Refusing entry and service
Occasionally you may need to refuse entry or service to a particular customer.
Some businesses, such as those with liquor licences, are bound by strict rules about who and when they can serve. Licensed venues, for example, have a right to refuse entry to people under 18. However, you should apply rules consistently to all customers or you could be unlawfully discriminating.
If you refuse a customer entry or service, make sure it is because of their behaviour and not just an assumption. For example, some people have disabilities which cause them to slur their speech and they might appear intoxicated when sober.
If you have had a problem with customers from a particular racial group in the past, and you refuse entry to people from that racial group, it could be unlawful race discrimination.
If refusing entry or service, make sure you:
- base it on the customer's behaviour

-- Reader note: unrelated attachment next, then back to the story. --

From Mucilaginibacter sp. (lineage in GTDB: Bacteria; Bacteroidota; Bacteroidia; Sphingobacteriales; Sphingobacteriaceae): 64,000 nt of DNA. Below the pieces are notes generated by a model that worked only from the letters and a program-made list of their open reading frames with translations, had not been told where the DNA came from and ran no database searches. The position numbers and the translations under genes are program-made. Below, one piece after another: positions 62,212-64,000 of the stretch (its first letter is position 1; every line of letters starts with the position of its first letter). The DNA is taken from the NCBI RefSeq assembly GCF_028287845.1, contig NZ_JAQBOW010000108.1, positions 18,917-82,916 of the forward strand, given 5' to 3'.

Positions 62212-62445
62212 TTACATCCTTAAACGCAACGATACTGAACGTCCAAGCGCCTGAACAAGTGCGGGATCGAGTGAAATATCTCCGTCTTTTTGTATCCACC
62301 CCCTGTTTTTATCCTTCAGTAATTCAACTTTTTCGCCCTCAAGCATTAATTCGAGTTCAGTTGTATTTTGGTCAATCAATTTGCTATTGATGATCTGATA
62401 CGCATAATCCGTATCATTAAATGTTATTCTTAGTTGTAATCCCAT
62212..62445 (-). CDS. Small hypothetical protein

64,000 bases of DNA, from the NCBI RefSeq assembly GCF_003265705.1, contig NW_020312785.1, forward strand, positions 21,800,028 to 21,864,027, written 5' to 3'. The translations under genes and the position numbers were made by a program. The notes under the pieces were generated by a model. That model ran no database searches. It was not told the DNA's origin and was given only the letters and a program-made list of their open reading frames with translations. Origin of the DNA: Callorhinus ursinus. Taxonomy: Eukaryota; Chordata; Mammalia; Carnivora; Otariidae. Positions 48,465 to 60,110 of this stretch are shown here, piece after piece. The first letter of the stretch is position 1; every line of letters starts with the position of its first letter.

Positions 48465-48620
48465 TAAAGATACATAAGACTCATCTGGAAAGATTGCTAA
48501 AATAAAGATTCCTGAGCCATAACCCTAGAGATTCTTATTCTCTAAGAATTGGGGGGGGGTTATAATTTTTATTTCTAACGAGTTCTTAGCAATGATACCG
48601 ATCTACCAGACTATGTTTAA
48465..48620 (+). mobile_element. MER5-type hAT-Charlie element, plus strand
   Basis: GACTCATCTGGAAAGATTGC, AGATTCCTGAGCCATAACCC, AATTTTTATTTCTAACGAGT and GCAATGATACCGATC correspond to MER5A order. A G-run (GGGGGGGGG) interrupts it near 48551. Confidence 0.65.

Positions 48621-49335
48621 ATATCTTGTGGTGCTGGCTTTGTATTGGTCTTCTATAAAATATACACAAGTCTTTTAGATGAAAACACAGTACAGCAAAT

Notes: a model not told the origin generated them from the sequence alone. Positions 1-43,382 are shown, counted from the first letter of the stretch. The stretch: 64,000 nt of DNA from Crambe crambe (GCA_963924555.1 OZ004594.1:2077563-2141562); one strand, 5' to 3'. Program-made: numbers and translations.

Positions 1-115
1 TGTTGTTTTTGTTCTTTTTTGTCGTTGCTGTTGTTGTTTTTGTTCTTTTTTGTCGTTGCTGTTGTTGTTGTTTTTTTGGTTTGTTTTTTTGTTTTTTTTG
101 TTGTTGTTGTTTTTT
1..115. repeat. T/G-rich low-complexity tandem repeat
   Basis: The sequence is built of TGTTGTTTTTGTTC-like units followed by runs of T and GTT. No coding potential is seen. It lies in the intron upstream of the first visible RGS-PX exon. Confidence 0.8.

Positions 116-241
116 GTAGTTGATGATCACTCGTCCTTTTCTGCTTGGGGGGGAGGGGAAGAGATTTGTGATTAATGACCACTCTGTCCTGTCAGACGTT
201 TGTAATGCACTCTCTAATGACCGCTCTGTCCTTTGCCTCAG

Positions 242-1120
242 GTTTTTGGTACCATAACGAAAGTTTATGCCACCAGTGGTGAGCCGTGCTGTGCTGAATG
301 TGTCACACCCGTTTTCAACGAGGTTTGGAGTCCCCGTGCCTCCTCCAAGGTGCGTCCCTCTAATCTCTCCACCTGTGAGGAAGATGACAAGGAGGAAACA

- explain what behaviour was unacceptable and that is why you will not be serving them
- don't intimidate or threaten them.
Make sure your staff know your policy on refusing entry or service.
Refusing entry because of dress
If you refuse a customer entry because of their dress, take care you are not discriminating. Dress codes generally need to apply equally to everyone. For more information on discriminatory dress codes, see customer dress codes.
Refusing assistance dogs
It is against the law to refuse entry or service because a person has an assistance (guide) dog. All guide dogs must be allowed to accompany their owners, even into eating areas. For more information, see disability access.
Last updated on 1 July, 2011 - 12:25.